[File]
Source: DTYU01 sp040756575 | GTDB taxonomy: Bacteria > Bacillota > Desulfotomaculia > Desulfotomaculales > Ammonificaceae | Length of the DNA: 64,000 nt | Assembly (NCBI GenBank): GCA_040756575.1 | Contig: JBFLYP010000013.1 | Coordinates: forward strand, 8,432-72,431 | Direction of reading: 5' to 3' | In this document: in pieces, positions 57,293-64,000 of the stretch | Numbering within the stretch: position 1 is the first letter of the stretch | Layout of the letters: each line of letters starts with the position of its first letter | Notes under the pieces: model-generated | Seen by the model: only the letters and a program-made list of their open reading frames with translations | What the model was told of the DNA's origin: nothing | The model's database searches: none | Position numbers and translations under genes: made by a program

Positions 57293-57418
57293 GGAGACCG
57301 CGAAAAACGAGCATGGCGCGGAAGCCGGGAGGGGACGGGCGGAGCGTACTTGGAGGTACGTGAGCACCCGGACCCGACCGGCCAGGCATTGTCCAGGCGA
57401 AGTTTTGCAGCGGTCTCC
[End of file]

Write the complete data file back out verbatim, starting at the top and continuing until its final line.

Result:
Source: DTYU01 sp040756575 | GTDB taxonomy: Bacteria > Bacillota > Desulfotomaculia > Desulfotomaculales > Ammonificaceae | Length of the DNA: 64,000 nt | Assembly (NCBI GenBank): GCA_040756575.1 | Contig: JBFLYP010000013.1 | Coordinates: forward strand, 8,432-72,431 | Direction of reading: 5' to 3' | In this document: in pieces, positions 57,293-64,000 of the stretch | Numbering within the stretch: position 1 is the first letter of the stretch | Layout of the letters: each line of letters starts with the position of its first letter | Notes under the pieces: model-generated | Seen by the model: only the letters and a program-made list of their open reading frames with translations | What the model was told of the DNA's origin: nothing | The model's database searches: none | Position numbers and translations under genes: made by a program

Positions 57293-57418
57293 GGAGACCG
57301 CGAAAAACGAGCATGGCGCGGAAGCCGGGAGGGGACGGGCGGAGCGTACTTGGAGGTACGTGAGCACCCGGACCCGACCGGCCAGGCATTGTCCAGGCGA
57401 AGTTTTGCAGCGGTCTCC